Eddery drawn to Magnet

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The Independent Online
Pat Eddery, who has won most of Britain's feature races in his 30-year career, added the John Smith's Magnet Cup to his record with a nicely judged neck victory on Wilcuma in the 37th renewal of the pounds 60,000 10-furlong handicap at York yesterday.

The champion-elect kept the five-year-old in the pack as Arctiid set a strong gallop from the off. The leader came back to his field a quarter of a mile from home, at which point the well-fancied bottom weight Spirito Libro battled into contention and a furlong out had her head in front. The tiny filly fought gamely as Wilcuma ranged alongside inside the final furlong, but the bigger gelding, trained by Peter Makin, had her measure.

It was the 101st winner of the season for the Irishman, who notched up his 23rd century in 24 seasons in the last race at Chester on Friday night. He said: "They went a good pace in front, but mine was always travelling well. Once they stopped in front he finished well. He's very honest and game."

Apart from the big race, it was Willie Carson's day. The flying Scot scored a treble on the first three winning favourites, the two-year-olds Pun and Sahm and the stayer Celeric.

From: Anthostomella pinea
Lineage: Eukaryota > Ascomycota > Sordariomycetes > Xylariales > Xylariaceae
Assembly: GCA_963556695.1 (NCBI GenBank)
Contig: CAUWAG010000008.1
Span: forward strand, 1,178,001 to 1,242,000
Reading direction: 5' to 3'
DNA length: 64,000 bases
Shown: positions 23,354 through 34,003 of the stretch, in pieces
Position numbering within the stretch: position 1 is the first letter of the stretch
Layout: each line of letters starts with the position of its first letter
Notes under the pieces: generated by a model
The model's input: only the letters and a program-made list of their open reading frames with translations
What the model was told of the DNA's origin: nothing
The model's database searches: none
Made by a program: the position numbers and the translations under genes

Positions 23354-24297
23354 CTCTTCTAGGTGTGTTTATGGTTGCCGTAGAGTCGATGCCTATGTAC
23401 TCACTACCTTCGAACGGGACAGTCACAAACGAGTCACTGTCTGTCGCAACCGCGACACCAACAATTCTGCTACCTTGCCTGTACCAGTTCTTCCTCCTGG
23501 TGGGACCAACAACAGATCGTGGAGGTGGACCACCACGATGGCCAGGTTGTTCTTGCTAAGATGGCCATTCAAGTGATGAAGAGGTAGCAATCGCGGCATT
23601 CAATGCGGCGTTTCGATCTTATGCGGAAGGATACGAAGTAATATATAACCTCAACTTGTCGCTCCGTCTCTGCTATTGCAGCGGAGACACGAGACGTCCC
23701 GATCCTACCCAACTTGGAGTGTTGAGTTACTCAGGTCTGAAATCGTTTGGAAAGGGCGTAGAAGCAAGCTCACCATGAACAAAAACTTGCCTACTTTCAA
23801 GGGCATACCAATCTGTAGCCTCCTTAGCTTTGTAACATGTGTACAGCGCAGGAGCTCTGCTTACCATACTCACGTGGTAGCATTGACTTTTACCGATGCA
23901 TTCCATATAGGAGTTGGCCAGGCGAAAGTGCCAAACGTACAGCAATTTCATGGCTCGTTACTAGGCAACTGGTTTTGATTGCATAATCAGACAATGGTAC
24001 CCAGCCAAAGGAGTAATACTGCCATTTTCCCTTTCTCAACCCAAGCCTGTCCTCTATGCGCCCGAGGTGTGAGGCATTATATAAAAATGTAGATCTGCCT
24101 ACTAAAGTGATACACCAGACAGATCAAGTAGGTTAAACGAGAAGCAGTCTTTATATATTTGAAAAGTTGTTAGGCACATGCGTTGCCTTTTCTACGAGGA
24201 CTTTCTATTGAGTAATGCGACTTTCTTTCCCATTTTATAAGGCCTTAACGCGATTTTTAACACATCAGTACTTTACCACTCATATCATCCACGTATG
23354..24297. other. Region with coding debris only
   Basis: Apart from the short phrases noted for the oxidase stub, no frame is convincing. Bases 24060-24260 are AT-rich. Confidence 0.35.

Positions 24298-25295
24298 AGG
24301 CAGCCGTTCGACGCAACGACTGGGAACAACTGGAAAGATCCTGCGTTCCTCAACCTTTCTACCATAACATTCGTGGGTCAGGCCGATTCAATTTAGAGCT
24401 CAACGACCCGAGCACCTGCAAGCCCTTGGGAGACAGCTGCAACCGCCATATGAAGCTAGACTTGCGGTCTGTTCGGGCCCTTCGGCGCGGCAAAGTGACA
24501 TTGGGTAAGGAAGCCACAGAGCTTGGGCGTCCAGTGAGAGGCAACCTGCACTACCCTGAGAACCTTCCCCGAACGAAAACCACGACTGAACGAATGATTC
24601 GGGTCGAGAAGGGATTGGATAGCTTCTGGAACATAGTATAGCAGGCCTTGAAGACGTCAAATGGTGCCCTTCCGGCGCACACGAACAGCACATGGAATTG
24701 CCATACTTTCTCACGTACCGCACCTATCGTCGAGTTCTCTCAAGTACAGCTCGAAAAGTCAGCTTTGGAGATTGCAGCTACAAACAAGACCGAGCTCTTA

Pun, the only filly in the opener, held on bravely to hold the newcomers Jackson Falls and Eurolink Spartacus in a finish of heads, but Sahm, the first-born son of the top racemare Salsabil, had a considerably easier task in the following race, hacking up by five lengths over one opponent.

Celeric, who took the Northumberland Plate two weeks ago, warmed up for the Ebor Handicap with a comfortable win in the Fosters Rated Handicap. The four-year-old, trained, like Pun, by David Morley, came with his usual run from off the pace and found a gap between the pace-setting Kristal's Paradise and the rails opening like the Red Sea for the Israelites, and dived through it under a hands-and-heels ride.

The runaway Oaks winner Lady Carla remains hot favourite for today's Irish Oaks despite unsubstantiated remarks about her soundness made by a TV pundit early in the day. After being taken to task by the filly's furious trainer Henry Cecil, John McCririck, of Channel 4, later withdrew his comments, which implied Lady Carla had a wind problem and was unlikely to run after today. The filly's connections are considering taking further action against McCririck and Channel 4.

It will be a surprise and disappointment if Lady Carla, third favourite behind Pentire and Shaamit for the King George and subject of plans for a four-year-old career, fails to extend her unbeaten sequence to four at The Curragh today. In retrospect her rivals at Epsom were not a vintage collection of fillies, but she beat them by nine lengths in the style of a top-class performer.

Lady Carla may have most to fear from the improving French challenger Shamadara and from Camporese, who, on only her second racecourse appearance, was a staying-on fourth behind Lady Carla at Epsom.